From: xavier grave on 16 Apr 2010 06:34
-----BEGIN PGP SIGNED MESSAGE-----
Maciej Sobczak a �crit :
> On 15 Kwi, 10:59, "J-P. Rosen" <ro...(a)adalog.fr> wrote:
>> "C++ is a strongly typed language, if conversions between logically
>> unrelated types are avoided".
>> Ain't that cute?
May be I'm wrong, but I didn't find any reference of Ada in this page.
I bet we can't count Ada as a Pascal family language in this case ? :)
-----BEGIN PGP SIGNATURE-----
Version: GnuPG v1.4.10 (GNU/Linux)
Comment: Using GnuPG with Mozilla - http://enigmail.mozdev.org
-----END PGP SIGNATURE-----
From: Maciej Sobczak on 16 Apr 2010 11:32
On 16 Kwi, 09:28, "J-P. Rosen" <ro...(a)adalog.fr> wrote:
> Do not confuse "weakly type" and "strongly type with a mean to disable
> it in a controlled way when absolutely necessary". Having no safety
> belts in a car is not the same thing as having belts and not putting
> them (as far as the car design is concerned).
> What I find amusing (or characteristic of the C/C++ spirit) is the idea
> that "if you are careful, it is good enough".
So which C++ language features exactly make it not strongly typed?
I agree that the C++ programmer has to be careful, but here I'm
interested in the strong type safety aspect.
Which constructs violate the strong type safety in C++?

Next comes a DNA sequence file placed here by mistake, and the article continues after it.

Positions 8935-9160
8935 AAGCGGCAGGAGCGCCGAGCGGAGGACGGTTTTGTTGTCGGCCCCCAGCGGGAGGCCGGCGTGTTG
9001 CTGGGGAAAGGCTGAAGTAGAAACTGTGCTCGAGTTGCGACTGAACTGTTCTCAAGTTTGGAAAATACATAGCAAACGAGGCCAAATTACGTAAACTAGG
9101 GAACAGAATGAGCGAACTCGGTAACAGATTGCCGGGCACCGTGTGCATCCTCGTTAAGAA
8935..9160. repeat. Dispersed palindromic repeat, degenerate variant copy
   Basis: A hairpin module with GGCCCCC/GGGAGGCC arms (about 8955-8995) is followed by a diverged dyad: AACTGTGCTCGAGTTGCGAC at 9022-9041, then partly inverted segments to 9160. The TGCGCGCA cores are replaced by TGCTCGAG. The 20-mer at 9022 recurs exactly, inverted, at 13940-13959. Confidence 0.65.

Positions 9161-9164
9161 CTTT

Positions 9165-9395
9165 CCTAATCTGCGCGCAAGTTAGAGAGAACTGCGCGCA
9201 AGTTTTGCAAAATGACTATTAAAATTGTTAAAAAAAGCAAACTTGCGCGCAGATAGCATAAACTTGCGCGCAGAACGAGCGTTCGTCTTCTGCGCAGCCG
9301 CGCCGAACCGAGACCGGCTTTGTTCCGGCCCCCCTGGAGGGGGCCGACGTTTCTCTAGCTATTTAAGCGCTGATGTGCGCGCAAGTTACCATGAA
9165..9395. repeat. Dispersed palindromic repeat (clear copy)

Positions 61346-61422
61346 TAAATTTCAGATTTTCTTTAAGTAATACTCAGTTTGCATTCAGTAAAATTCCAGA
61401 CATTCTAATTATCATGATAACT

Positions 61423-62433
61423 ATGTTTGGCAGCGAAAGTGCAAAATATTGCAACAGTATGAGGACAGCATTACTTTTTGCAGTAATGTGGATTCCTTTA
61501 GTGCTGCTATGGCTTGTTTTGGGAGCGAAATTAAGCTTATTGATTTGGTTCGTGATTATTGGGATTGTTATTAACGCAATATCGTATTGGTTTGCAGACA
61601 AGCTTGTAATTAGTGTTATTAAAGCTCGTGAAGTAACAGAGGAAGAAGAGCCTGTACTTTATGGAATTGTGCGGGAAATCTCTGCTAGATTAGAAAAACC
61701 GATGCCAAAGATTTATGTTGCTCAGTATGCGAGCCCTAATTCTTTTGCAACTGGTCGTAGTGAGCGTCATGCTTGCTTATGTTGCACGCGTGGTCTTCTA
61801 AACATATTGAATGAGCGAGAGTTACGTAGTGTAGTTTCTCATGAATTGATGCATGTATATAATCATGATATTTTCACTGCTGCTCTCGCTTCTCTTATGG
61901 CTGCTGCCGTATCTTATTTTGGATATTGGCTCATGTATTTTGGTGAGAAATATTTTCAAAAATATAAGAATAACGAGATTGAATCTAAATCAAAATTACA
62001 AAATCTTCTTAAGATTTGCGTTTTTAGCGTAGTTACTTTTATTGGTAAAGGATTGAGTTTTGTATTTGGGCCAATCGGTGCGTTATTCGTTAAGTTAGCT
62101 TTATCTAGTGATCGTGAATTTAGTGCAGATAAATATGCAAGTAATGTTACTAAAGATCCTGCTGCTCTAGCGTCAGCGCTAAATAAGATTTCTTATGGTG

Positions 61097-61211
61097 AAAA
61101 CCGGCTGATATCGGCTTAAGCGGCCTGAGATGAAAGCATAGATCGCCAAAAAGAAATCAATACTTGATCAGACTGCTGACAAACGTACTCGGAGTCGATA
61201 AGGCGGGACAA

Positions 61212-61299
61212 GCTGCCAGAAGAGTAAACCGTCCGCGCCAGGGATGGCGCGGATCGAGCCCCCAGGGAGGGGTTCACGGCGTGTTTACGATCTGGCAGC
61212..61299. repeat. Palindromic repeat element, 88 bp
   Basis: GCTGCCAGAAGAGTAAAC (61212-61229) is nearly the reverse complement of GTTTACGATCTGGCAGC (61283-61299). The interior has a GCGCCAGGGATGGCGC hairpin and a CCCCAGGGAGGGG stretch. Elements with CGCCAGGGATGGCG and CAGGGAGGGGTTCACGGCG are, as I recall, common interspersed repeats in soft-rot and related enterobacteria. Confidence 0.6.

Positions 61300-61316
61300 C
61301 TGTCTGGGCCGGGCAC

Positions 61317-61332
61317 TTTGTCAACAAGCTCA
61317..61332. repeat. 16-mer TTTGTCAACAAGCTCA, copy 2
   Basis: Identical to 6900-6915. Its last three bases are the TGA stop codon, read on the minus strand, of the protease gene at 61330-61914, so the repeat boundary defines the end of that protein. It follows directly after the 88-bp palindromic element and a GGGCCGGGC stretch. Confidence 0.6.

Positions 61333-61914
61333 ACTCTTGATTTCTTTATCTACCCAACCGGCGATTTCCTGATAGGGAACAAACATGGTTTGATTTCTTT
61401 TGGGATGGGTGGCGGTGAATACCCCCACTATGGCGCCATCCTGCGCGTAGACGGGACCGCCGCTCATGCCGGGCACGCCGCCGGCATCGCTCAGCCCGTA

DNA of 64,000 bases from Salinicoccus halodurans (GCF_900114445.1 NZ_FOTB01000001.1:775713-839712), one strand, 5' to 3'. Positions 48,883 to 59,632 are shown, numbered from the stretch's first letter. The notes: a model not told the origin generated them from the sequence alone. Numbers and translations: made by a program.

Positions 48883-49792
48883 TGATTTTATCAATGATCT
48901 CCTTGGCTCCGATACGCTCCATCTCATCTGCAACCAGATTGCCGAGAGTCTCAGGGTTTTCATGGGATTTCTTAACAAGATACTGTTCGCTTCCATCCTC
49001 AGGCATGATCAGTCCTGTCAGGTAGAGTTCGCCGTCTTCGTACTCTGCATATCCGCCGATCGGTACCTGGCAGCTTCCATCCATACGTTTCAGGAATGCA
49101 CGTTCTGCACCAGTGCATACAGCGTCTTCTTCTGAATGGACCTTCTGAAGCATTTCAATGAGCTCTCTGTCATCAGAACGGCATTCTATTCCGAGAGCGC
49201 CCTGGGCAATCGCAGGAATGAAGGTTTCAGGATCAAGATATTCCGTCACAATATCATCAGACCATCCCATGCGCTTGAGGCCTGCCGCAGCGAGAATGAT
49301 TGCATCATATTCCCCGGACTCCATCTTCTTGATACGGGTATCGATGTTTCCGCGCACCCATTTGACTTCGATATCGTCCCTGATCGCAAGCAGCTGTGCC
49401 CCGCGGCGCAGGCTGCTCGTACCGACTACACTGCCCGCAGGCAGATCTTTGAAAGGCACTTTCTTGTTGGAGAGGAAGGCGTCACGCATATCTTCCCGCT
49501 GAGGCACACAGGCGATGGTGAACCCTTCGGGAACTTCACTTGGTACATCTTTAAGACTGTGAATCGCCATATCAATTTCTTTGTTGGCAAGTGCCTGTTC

(Of course, I expect that such or analogous constructs do not exist in
> I generally conclude my presentations of Ada with two quotes. The first
> one is from K&R, in one of the first books about C:
Let's focus on recent C++ standard instead of early versions of C.
Maciej Sobczak * http://www.inspirel.com
YAMI4 - Messaging Solution for Distributed Systems
From: Georg Bauhaus on 16 Apr 2010 12:52
Maciej Sobczak schrieb:
>> I generally conclude my presentations of Ada with two quotes. The first
>> one is from K&R, in one of the first books about C:
> Let's focus on recent C++ standard instead of early versions of C.
The necessity to use C types is what the cited article defines as
"weak", I think. There is a glossary.
IIUC, a C(++) int and another C(++) int might be logically unrelated,
yet they tend to be of the same type. A Current and a Count might
be logically unrelated, and they tend to be of different types in Ada,
though both are integer types.
If backwards compatibility could be made an option instead
of a drag, int<...> made a template, how much of the trouble
might this remove, how well can it be integrated with the STL, ...
From: Dmitry A. Kazakov on 16 Apr 2010 13:24
On Fri, 16 Apr 2010 18:52:24 +0200, Georg Bauhaus wrote:
> A Current and a Count might
> be logically unrelated, and they tend to be of different types in Ada,
> though both are integer types.
BTW, the Ada's OO kernel has this same design flaw. You can clone all
types, but tagged:
type Count is new Current; -- This is OK only if Current is not tagged!
Dmitry A. Kazakov
From: J-P. Rosen on 16 Apr 2010 16:20
Maciej Sobczak a �crit :
> So which C++ language features exactly make it not strongly typed?
1) Lack of user-defined elementary types
2) Type promotion
J-P. Rosen (rosen(a)adalog.fr)
Visit Adalog's web site at http://www.adalog.fr